The Book of Common Prayer is the Anglican guide to worship and devotion. First compiled in 1549 by Thomas Cranmer, Archbishop of Canterbury during England’s Protestant Reformation, the Book has undergone several revisions over the centuries and has become the founding book of worship for many offshoots of Anglicanism, including Scottish and American Episcopalianism. Still, it retains today, in all its forms, the power and inspiration that have made it one of the unique treasures in Christian worship for almost five hundred years.
The Book of Common Prayer is a collection of ancient and modern prayers, psalms, rites and sacraments. Although not a Bible, two-thirds of the Book comes directly from Old and New Testament scripture. The primary service presented in the Book is the commemoration of Jesus’ Last Supper, also called the Holy Eucharist, but many newcomers to Episcopalianism first experience the Book’s simple power at weddings, baptisms or funerals in the Episcopal Church. And while the word “common” may lead many observers to think of “ordinary” or “base” in the British sense of the word, its connotations mean nothing of the sort. To Episcopalians, the term “common” denotes “available,” meaning that its teachings and inspirations are meant for everyone, with no regard to class (either religious or societal), race, sexual preferences, economic condition or past transgressions.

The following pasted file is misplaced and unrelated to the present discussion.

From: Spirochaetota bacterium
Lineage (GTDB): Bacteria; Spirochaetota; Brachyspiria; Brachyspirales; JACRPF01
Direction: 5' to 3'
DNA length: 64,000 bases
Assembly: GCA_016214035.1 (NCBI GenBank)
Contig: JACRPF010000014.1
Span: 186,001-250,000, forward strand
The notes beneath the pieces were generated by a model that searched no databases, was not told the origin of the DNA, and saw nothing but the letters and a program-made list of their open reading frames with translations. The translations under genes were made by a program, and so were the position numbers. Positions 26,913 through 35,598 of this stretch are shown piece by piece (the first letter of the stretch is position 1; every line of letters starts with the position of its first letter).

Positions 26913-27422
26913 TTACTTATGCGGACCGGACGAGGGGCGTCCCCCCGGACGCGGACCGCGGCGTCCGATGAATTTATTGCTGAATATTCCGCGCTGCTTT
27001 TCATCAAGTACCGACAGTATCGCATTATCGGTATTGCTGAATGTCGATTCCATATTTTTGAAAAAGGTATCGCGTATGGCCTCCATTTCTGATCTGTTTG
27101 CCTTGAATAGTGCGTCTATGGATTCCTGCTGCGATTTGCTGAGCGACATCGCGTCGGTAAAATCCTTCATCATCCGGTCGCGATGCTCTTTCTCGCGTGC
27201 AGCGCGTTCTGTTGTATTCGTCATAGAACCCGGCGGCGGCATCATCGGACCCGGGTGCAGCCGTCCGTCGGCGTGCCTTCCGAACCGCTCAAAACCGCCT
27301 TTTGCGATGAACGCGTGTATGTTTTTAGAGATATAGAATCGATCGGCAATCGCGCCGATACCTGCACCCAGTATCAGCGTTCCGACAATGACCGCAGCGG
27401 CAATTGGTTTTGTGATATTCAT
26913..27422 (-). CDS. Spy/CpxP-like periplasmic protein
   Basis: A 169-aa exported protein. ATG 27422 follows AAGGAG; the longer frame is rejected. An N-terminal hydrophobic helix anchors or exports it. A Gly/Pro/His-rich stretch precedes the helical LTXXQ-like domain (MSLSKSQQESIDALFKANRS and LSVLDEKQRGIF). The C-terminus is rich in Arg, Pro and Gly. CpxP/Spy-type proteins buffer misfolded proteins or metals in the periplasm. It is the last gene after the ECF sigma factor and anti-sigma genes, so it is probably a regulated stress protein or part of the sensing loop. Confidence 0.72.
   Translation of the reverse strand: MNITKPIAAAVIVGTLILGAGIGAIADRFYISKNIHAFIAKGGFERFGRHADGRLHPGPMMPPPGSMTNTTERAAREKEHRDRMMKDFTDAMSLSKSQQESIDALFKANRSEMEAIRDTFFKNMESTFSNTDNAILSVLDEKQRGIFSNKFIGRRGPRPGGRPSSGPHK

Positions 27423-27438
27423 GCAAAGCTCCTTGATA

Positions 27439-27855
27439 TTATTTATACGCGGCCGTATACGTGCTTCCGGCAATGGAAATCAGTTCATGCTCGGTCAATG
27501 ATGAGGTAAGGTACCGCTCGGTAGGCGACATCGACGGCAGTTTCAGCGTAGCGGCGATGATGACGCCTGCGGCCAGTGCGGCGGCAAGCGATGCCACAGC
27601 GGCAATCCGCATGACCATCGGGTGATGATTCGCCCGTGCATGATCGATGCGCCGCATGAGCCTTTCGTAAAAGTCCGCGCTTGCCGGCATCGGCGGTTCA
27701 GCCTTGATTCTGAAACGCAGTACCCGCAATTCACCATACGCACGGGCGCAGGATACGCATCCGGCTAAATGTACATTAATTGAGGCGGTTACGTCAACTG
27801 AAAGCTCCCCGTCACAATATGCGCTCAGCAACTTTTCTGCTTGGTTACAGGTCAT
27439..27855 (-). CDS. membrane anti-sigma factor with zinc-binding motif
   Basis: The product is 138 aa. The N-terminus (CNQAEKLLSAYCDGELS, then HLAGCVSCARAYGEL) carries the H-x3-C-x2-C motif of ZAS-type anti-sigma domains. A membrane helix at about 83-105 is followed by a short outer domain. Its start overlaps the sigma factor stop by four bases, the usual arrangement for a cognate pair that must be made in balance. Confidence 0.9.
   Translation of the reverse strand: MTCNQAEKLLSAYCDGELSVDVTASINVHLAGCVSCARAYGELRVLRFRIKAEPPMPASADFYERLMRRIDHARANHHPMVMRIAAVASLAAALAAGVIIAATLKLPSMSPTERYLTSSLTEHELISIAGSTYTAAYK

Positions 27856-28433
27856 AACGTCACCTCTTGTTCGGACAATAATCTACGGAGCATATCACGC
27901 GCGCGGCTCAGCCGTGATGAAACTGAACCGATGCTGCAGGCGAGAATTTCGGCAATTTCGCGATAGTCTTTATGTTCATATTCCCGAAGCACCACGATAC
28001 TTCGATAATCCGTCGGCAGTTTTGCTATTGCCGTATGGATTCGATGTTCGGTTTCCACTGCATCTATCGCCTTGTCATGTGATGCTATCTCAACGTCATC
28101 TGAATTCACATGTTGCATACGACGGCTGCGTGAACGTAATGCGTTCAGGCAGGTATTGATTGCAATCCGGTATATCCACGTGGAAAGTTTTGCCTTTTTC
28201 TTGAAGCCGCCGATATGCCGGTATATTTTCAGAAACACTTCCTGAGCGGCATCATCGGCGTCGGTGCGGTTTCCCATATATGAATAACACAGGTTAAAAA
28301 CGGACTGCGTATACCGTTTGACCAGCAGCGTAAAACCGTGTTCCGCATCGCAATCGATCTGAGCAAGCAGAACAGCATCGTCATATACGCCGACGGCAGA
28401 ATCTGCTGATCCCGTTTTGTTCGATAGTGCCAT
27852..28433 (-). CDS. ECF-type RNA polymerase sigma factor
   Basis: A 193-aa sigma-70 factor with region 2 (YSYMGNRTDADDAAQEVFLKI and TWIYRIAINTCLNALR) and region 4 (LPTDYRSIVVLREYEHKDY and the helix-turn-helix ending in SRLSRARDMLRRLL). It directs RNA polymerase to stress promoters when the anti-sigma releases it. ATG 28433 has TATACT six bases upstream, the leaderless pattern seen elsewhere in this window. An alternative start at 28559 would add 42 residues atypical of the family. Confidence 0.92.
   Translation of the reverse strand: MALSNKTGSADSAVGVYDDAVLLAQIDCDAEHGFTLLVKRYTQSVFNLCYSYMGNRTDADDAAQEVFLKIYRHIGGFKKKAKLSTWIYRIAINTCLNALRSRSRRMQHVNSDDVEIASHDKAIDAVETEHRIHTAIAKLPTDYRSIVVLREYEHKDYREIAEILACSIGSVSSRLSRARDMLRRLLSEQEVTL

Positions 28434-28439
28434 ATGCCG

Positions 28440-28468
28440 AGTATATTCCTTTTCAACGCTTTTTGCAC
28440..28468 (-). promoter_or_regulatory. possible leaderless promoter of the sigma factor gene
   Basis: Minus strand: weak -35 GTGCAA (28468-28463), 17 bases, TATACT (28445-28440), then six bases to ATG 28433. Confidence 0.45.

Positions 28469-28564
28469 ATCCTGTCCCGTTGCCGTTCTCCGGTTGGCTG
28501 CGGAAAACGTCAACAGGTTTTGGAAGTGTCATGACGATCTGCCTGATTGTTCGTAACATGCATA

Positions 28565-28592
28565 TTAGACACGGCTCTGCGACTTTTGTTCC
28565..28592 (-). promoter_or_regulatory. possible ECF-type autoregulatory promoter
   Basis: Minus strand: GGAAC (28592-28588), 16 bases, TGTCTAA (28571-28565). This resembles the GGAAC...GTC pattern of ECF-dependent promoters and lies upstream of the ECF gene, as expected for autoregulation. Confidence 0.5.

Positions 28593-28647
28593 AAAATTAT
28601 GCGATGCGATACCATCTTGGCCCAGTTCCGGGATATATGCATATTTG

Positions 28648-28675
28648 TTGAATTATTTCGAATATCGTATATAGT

The Book of Common Prayer currently used in American Episcopal worship was compiled in 1789 from the Anglican and Scottish Episcopal Books, and was last revised in 1979 to incorporate modern understandings and influences. Regardless, it has not lost its power, continuing to maintain its role as a guide for daily Christian living. And while it is a thick book that can seem complicated to even the most life-long Episcopalian, the best way to feel comfortable with it is to open it up and read it. To that end, we offer you the following links to the Book of Common Prayer as used in our services.
So find comfort in the Book of Common Prayer. See joy in it. Seek inspiration. It’s your book, after all.
The Book of Common Prayer, 1979 Edition (PDF Version — 4.6MB)
The Book of Common Prayer, 1979 Edition (HTML Version)